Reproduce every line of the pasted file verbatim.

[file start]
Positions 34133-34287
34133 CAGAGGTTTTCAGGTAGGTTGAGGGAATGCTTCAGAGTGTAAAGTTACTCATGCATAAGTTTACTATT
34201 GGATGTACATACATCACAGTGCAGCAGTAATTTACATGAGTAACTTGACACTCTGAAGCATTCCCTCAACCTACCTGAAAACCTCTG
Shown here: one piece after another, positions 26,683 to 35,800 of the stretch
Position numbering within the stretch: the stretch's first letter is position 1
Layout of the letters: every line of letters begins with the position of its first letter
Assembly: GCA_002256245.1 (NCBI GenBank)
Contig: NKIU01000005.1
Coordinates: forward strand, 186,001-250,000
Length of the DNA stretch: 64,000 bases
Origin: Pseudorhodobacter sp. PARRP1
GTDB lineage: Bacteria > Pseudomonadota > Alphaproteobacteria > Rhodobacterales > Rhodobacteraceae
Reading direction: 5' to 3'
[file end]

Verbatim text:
Positions 34133-34287
34133 CAGAGGTTTTCAGGTAGGTTGAGGGAATGCTTCAGAGTGTAAAGTTACTCATGCATAAGTTTACTATT
34201 GGATGTACATACATCACAGTGCAGCAGTAATTTACATGAGTAACTTGACACTCTGAAGCATTCCCTCAACCTACCTGAAAACCTCTG
Shown here: one piece after another, positions 26,683 to 35,800 of the stretch
Position numbering within the stretch: the stretch's first letter is position 1
Layout of the letters: every line of letters begins with the position of its first letter
Assembly: GCA_002256245.1 (NCBI GenBank)
Contig: NKIU01000005.1
Coordinates: forward strand, 186,001-250,000
Length of the DNA stretch: 64,000 bases
Origin: Pseudorhodobacter sp. PARRP1
GTDB lineage: Bacteria > Pseudomonadota > Alphaproteobacteria > Rhodobacterales > Rhodobacteraceae
Reading direction: 5' to 3'